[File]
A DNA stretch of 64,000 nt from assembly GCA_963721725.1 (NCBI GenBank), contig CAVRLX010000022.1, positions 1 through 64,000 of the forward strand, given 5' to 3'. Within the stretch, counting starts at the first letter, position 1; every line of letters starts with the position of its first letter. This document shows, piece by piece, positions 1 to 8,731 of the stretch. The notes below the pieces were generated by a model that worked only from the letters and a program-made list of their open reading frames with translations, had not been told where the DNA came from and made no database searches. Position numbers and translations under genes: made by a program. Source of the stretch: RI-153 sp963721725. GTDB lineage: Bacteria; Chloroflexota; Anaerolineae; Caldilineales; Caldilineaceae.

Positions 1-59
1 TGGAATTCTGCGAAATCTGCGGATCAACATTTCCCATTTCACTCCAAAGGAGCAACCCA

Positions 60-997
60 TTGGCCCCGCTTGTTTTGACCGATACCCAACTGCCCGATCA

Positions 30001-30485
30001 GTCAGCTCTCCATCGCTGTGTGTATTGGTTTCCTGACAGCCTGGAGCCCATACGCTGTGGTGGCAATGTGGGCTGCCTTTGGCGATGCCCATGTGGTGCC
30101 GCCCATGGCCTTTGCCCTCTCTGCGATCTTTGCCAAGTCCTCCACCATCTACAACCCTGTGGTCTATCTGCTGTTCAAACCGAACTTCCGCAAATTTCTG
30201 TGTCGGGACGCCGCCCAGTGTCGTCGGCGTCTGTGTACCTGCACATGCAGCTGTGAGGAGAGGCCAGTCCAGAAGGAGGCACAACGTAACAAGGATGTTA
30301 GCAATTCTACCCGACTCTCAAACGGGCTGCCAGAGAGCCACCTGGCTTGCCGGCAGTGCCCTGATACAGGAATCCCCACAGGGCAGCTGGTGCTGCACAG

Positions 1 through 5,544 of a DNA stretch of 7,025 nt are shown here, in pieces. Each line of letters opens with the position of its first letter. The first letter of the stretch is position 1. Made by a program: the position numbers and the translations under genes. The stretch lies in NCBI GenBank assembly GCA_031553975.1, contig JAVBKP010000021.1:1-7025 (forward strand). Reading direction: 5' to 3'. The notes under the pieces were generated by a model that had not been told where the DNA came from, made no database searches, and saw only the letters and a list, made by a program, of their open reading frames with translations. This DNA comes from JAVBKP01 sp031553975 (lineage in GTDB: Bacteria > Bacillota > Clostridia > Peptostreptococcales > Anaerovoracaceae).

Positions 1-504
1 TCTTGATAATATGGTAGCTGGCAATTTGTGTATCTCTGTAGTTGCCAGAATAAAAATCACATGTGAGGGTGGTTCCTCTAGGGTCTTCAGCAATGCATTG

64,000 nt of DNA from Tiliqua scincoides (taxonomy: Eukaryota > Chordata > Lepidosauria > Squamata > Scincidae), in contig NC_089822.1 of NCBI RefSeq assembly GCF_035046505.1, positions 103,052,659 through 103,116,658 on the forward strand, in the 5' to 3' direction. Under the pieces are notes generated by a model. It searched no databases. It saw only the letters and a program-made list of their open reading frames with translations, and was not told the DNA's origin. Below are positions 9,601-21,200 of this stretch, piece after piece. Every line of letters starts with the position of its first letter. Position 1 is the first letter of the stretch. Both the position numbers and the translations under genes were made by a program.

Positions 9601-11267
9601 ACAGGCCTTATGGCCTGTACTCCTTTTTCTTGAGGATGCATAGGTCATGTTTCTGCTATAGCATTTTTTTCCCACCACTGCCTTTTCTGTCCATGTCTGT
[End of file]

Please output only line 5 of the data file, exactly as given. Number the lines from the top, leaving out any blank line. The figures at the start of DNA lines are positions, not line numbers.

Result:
60 TTGGCCCCGCTTGTTTTGACCGATACCCAACTGCCCGATCA